Monday, March 07, 2011

Foresters discover extinct raintree species in Sabah

March 7, 2011

KOTA KINABALU: Foresters are excited about the discovery of three tropical raintree species that were thought to be extinct in Sabah.

The rare dipterocarp species, known locally as Keruing Jarang was found in the Siangau Forest Reserve, near the coastal town of Weston, about 100km from here.

The discovery was made during a survey of the area by a research team from the Forestry Department.

In a statement here yesterday, Sabah Forestry director Datuk Sam Mannan said the species Dipterocarpus lamellatus was last recorded at Beaufort Hill in 1955.

The only other record was from Labuan in 1951.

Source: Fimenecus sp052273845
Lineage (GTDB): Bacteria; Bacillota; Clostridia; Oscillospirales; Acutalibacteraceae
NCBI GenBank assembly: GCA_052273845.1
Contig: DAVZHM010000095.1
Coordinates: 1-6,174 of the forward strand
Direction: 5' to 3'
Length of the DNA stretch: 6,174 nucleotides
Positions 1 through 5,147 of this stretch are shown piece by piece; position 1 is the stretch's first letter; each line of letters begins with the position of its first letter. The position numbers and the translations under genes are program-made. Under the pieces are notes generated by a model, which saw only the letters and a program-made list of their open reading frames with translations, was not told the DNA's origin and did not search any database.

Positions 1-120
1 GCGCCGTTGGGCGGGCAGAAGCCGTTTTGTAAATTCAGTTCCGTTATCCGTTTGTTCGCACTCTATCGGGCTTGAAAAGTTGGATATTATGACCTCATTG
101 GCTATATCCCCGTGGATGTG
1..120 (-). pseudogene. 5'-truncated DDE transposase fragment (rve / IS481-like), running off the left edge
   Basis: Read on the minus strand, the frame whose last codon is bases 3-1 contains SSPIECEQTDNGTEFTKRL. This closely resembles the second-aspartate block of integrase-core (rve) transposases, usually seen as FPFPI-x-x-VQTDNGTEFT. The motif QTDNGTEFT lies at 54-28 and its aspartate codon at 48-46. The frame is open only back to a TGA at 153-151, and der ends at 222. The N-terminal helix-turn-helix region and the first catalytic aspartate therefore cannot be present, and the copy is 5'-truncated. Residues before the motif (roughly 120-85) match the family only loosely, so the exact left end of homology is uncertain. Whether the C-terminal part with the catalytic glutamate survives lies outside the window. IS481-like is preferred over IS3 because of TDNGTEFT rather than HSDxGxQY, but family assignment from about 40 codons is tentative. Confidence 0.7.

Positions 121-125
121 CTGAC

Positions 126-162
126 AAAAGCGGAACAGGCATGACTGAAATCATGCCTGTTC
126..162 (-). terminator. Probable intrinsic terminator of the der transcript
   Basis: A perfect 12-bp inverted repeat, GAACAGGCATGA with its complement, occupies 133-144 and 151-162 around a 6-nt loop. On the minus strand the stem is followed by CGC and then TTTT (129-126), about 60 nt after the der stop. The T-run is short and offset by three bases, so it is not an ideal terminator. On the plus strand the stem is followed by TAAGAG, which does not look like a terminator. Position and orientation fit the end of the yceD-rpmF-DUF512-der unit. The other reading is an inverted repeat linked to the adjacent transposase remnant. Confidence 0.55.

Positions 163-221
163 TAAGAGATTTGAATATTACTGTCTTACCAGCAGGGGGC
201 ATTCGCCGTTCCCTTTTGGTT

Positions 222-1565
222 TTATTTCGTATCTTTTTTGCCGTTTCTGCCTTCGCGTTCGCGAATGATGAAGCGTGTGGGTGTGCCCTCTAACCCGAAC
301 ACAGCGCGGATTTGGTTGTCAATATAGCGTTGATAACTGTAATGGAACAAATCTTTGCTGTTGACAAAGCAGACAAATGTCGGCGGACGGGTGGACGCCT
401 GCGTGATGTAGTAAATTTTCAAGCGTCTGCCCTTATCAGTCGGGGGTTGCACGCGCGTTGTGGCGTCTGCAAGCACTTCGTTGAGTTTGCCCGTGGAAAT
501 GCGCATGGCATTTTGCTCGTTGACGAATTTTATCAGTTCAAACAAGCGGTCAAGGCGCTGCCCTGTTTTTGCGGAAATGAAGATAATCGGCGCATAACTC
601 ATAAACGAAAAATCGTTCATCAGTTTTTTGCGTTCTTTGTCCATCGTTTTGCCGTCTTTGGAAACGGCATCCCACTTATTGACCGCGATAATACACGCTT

The island today is virtually devoid of any natural dry land forests, said Mannan.

“It is a very exciting development for us,” he added, saying the research team also encountered four other rare dipterocarps in the reserve.

The survey was part of a statewide inventory by the Forestry Department to determine the conservation status of dipterocarps in Sabah, he said.

Forest botanist John Sugau said that of the 267 species of dipterocarps known to exist on Borneo island, 183 were found in Sabah.

While some dipterocarps were common and widespread, others are rare and restricted in their distribution.

Keruing Jarang was only known to occur in the west coast of Sabah.

In the natural forest, the dipterocarps are large trees that form the upper canopy.

Dipterocarps such as kapur, keruing, seraya and selangan batu, make up the bulk of commercial timber from Sabah’s natural forests.

After many years of logging, the status of some of the rarer dipterocarps had become uncertain, said Mannan.

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